In general, both betta fish and discus fish share similar water quality requirements. In fact, there are many success stories where both specimens have lived together in the same aquarium. However, you should be careful with this, as both fish are territorial when in a confined space.

If the tank size isn’t large enough, this can lead to conflicts between the fish. Also, keep in mind that, when the breeding season arrives, both species become more aggressive, so they might start fighting even though they have enough space.

Therefore, in order not to have to keep checking the situation, it’s better to avoid putting these fish together to maintain their quality of life.

A blue fish.
A fish in an aquarium.

Three spot gourami (Trichogaster trichopterus) and guppy fish (Poecilia reticulata)

In principle, both gouramis and guppies are easy specimens to keep in captivity because of their high resistance to water quality. In fact, it’s likely that, during their first stages of life they’ll be able to coexist without any problems, but as they grow older, friction begins to appear.

The most obvious impediment is the difference in size, as gouramis reach 15 centimeters (6 inches) in length, while guppies only reach 8 centimeters (just over 3 inches) in length. This situation means that the larger fish may eat the smaller ones. However, guppies may also nibble on the gourami’s long fins, which can cause serious injury to the fish.

Two fish.
A guppy fish.

Angelfish (Pterophyllum scalare) and ram cichlid (Mikrogeophagus ramirezi)

Both angelfish and the ram cichlid are beautiful specimens with diverse colors. In fact, both are considered to be quite calm species and able to live well with other fish. However, the problem arises when they’re in their respective breeding seasons, as this is when they become more territorial.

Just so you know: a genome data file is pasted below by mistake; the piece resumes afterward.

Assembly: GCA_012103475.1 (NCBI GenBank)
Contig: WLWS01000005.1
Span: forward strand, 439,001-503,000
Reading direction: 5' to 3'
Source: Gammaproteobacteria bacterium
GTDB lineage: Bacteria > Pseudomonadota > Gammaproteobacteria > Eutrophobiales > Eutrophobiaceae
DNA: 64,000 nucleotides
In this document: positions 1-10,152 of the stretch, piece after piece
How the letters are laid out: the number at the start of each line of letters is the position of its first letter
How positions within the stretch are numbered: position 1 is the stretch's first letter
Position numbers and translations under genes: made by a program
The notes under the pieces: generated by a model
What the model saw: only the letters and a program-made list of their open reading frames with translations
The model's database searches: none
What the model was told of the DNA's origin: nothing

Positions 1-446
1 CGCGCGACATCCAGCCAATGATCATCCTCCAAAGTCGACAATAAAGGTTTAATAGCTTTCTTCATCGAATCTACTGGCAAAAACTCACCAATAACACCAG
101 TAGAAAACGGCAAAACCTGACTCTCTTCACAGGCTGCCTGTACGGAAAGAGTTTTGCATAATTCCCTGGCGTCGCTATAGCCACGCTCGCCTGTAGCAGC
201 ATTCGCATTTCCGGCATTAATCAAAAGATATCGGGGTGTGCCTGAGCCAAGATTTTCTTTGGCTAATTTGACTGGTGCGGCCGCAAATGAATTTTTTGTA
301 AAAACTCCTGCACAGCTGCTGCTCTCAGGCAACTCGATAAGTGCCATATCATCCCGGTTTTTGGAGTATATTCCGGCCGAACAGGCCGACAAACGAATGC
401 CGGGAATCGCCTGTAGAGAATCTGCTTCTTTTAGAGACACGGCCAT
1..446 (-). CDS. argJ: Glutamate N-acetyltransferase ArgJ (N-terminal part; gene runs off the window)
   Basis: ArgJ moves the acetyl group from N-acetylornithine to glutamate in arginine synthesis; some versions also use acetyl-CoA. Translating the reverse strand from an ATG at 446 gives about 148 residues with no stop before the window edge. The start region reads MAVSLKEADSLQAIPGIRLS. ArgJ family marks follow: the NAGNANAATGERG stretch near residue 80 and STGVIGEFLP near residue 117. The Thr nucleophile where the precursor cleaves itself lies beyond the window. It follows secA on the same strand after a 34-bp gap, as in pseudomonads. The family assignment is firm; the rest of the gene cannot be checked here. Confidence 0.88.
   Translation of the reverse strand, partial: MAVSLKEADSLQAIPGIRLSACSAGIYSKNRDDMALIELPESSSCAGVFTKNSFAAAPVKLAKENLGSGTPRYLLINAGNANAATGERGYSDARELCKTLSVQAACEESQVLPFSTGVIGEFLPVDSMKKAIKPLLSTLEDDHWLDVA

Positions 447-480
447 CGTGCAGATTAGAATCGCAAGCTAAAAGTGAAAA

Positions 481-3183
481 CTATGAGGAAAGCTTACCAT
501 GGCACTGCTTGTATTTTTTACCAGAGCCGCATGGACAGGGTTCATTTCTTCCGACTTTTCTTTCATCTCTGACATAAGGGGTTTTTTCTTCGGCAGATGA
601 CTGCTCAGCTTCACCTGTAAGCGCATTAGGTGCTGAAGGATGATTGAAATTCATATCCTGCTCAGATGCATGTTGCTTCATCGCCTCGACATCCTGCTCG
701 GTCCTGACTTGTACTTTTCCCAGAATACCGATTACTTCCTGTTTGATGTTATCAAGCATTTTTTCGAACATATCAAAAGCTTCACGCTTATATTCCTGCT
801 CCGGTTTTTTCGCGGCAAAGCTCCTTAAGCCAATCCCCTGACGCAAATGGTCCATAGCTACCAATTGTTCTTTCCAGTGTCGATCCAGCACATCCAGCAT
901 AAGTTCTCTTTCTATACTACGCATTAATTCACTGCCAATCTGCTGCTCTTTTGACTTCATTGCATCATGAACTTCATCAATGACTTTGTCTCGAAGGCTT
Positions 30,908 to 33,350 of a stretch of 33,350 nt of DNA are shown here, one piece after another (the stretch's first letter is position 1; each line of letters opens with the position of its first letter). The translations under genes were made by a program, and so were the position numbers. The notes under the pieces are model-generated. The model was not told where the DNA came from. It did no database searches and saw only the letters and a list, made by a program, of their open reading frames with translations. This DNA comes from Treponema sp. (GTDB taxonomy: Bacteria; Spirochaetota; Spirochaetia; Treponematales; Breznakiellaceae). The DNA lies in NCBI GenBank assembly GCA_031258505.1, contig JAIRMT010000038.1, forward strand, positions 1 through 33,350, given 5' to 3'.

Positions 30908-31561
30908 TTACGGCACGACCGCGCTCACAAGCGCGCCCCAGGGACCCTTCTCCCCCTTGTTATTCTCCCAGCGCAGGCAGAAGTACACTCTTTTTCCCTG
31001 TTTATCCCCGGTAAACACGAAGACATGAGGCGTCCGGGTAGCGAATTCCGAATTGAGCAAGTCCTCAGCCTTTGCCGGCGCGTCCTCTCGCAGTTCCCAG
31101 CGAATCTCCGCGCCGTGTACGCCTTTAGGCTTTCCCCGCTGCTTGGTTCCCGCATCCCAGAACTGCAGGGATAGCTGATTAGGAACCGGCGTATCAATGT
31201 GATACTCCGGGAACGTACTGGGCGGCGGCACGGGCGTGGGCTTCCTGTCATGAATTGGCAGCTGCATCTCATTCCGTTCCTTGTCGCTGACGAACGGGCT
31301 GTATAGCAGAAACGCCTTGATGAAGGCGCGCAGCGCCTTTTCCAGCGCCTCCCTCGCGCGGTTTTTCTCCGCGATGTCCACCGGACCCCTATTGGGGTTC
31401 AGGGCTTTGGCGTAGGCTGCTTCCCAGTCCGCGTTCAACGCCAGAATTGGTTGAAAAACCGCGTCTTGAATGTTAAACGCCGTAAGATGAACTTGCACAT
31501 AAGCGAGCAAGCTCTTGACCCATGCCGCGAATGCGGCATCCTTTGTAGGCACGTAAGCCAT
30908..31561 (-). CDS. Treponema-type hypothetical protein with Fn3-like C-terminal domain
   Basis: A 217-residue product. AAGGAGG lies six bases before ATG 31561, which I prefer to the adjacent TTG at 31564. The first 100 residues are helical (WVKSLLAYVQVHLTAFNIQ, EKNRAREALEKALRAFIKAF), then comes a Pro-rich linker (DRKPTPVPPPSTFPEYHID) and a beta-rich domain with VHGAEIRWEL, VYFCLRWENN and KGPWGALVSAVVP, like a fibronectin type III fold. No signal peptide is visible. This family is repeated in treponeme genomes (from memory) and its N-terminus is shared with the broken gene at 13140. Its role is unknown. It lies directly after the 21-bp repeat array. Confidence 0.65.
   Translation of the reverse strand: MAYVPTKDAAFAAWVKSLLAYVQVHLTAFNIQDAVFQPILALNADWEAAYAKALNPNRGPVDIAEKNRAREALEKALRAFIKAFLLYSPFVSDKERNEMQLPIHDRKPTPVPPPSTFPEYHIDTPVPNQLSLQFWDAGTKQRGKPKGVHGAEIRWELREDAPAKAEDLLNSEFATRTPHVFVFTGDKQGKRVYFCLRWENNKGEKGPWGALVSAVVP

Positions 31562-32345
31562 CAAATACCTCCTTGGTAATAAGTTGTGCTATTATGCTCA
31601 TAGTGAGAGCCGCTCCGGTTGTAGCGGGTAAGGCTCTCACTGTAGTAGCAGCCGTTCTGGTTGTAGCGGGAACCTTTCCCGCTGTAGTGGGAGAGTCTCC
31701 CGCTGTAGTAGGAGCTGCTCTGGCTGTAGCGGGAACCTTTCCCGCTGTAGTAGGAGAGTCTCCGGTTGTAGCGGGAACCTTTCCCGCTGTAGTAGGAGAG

Although they can co-exist well most of the time, they suddenly come into conflict with each other. This doesn’t mean that all specimens cause problems, as it depends on the temperament and breeding of each one. Even so, remember that the outcome of the conflict may end in your fish’s death, so it’s better not to risk it and keep them separated.

A blue fish.
A ram cichlid fish.

Tiger barb (Puntigrus tetrazona) and Southern platyfish (Xiphophorus maculatus)

Both these species have a great diversity of morphotypes, so they’re usually good choices to keep in the aquarium. However, the tiger barbel is an active fish that swims quite fast, which can disturb other fish. In addition, they also tend to nibble at other fish, which can seriously injure them.

In contrast, platyfish are very peaceful and somewhat shy, which makes them the perfect victims for barbels. Avoid putting these colorful organisms through hell and don’t put them together, as you can be sure that it will end with the death of the platyfish.

A fish with stripes.
An orange fish.

Remember that before bringing a new fish into your aquarium you have to check well to see if it will adapt to the lives of the other fish. In many ways, the health of the fish depends on the relationships they have in their environment, so avoid putting them at risk. Keep in mind that, as they’re your pets, it’s your responsibility to ensure their safety throughout their lives.

All cited sources were thoroughly reviewed by our team to ensure their quality, reliability, currency, and validity. The bibliography of this article was considered reliable and of academic or scientific accuracy.

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  • Mohammadi, M., & Jafari, S. (2014). An expert system for recommending suitable ornamental fish addition to an aquarium based on aquarium condition. arXiv preprint arXiv:1405.1524.
  • Livengood, E. J., & Chapman, F. A. (2007). The ornamental fish trade: An introduction with perspectives for responsible aquarium fish ownership. EDIS, 2007(16).
  • Reebs, S. (2018). Fish Behavior in the Aquarium and in the Wild. Cornell University Press.
  • Watson, C. A., & Shireman, J. V. (1996). Production of ornamental aquarium fish. University of Florida Cooperative Extension Service, Institute of Food and Agriculture Sciences, EDIS.

This text is provided for informational purposes only and does not replace consultation with a professional. If in doubt, consult your specialist.